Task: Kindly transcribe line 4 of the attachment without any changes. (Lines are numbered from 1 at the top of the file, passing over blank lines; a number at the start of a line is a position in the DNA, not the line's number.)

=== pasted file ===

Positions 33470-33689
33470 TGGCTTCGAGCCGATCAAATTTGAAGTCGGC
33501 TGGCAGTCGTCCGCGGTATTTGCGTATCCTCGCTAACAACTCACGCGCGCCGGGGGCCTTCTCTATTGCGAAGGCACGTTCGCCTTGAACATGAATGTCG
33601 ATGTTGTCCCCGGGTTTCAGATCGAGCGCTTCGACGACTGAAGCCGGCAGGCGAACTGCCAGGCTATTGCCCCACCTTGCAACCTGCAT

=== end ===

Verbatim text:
33601 ATGTTGTCCCCGGGTTTCAGATCGAGCGCTTCGACGACTGAAGCCGGCAGGCGAACTGCCAGGCTATTGCCCCACCTTGCAACCTGCAT